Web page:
January 13, 1932

Got some Delineator magazines at Isla’s Sunday. Reading Phelps, Canfield and Conningsby Dawson.

More on Delineator magazine from Wikipedia:

The Delineator featured the Butterick sewing patterns and provided an in-depth look at the fashion of the day. Butterick also produced quarterly catalogs of fashion patterns in the 1920s and early 1930s.

In addition to clothing patterns, the magazine published photos and drawings of embroidery and needlework that could be used to adorn both clothing and items for the home. It also included articles on all forms of home decor.

The Dawning Day

"I find for every failure, a little bit of victory to urge me on. I may not quit. For every failing thing, though it be right, a living challenge ever rings "There is no night." And now, I find it always to be true, there is no end. Just life begun anew after a rest, and nothing is that ends but ever onward goes: though it may bend, be last in awesome darkness for a night yet always is disclosed again, by dawning light." A.M.I.

… There are several pages at the end of the diary, which Grandma Alma (A.M.I.) filled with two of her own poems. This is the first.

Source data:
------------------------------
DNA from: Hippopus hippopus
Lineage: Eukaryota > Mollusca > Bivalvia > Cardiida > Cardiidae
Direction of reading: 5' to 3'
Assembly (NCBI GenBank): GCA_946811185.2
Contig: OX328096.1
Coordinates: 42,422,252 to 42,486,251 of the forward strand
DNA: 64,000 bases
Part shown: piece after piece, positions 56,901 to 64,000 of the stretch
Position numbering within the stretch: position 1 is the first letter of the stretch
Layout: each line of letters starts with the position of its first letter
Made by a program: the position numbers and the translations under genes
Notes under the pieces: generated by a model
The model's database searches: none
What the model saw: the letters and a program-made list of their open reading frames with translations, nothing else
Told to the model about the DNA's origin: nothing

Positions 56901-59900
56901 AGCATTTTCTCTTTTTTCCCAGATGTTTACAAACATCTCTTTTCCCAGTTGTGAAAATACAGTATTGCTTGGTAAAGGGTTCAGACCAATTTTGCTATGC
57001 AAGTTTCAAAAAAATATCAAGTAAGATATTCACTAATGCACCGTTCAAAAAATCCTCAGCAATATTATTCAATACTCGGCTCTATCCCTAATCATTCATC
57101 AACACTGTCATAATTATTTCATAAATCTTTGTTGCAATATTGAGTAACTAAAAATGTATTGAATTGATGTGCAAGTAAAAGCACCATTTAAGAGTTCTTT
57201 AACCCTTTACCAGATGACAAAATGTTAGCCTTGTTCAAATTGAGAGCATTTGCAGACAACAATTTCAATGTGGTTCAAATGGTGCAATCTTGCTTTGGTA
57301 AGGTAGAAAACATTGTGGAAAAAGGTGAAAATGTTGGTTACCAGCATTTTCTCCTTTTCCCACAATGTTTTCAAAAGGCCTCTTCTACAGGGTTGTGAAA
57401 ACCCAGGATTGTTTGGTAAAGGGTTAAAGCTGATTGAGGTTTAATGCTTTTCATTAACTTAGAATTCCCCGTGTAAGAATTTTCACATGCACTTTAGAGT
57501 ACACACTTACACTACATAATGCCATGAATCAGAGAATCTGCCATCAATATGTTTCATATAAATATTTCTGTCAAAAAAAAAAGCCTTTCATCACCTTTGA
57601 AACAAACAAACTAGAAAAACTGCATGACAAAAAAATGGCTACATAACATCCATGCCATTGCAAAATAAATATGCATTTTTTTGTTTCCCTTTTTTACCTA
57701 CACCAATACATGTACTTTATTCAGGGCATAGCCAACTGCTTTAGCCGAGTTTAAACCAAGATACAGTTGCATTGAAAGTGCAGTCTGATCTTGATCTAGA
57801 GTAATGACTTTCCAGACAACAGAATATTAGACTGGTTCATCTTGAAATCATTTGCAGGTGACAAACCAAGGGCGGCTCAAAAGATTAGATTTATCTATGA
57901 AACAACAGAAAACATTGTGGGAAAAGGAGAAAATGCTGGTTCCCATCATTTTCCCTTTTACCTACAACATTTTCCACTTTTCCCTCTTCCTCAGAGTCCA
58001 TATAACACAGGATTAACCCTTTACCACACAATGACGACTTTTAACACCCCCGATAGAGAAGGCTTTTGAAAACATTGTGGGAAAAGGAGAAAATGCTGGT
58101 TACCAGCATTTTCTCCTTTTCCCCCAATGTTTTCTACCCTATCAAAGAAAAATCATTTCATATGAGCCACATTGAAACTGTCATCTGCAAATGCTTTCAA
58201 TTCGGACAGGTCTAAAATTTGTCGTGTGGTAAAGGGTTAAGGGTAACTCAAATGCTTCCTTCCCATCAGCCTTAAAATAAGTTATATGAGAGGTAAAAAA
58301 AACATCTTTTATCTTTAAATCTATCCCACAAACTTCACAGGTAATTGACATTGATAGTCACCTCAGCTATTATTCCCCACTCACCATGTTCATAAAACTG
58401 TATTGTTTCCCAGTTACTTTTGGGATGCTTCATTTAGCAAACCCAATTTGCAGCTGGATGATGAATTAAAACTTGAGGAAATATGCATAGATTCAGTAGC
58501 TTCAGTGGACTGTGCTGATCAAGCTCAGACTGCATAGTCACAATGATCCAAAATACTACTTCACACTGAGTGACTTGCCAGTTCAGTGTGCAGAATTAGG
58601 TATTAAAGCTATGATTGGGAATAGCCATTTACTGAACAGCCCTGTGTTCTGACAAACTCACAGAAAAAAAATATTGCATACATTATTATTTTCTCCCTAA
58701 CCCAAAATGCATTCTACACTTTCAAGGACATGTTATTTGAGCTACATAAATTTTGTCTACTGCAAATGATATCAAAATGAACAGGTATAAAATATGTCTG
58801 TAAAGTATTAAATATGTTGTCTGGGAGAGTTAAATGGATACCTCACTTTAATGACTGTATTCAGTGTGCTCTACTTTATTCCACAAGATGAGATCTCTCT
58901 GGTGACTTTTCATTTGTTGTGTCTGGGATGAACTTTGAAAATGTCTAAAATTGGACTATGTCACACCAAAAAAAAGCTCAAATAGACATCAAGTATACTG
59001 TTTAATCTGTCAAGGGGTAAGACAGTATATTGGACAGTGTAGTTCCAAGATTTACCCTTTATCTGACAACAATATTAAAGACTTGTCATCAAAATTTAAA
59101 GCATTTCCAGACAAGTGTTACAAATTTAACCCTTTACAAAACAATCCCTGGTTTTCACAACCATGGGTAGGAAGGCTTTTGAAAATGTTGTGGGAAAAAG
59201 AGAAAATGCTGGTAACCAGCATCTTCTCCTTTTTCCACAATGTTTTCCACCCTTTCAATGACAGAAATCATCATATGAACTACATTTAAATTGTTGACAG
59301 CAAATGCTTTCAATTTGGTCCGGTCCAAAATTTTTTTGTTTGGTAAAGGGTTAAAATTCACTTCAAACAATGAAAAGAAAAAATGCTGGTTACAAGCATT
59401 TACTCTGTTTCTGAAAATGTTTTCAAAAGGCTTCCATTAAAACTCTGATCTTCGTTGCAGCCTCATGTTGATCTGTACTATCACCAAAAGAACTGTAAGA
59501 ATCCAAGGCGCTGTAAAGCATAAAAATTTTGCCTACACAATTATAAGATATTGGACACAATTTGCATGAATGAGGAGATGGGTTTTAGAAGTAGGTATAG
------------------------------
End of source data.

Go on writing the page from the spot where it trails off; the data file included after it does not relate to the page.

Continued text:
October 30, 1931

Up to Hastings to get Alice. We “lounged” in the Clarke Hotel. Um-m! A nice place to “study” people.

What would Grandma think of The Standard? Or The Huntley? I love people-watching there (okay, I’ve been there once)… My friend Tracy and I found the “service charge” for non-guests to drink over-priced espresso a little rough.

Through the magic of flickr, you can see what the Clarke Building looks like now, because it still exists. Ironically (?), as an assisted living facility. Built in 1914, Grandma would be happy to know that it’s listed in the National Register of Historic Places.

The Clarke Hotel was a luxury hotel that was “designed by architect C.W. Way and built by the John Hempel Company, both of Hastings. Bricks made in Hastings formed the exterior of the building, and local craftsmen made everything from the terra cotta trim and marquee awnings to the light fixtures, oak millwork and mosaic floors. It was named for Alonzo L. Clarke, a prominent Hastings businessman.” - Adams History

President Taft and future President Kennedy stayed there, you guys.

You can buy a $2.99 postcard of it on Ebay if you like.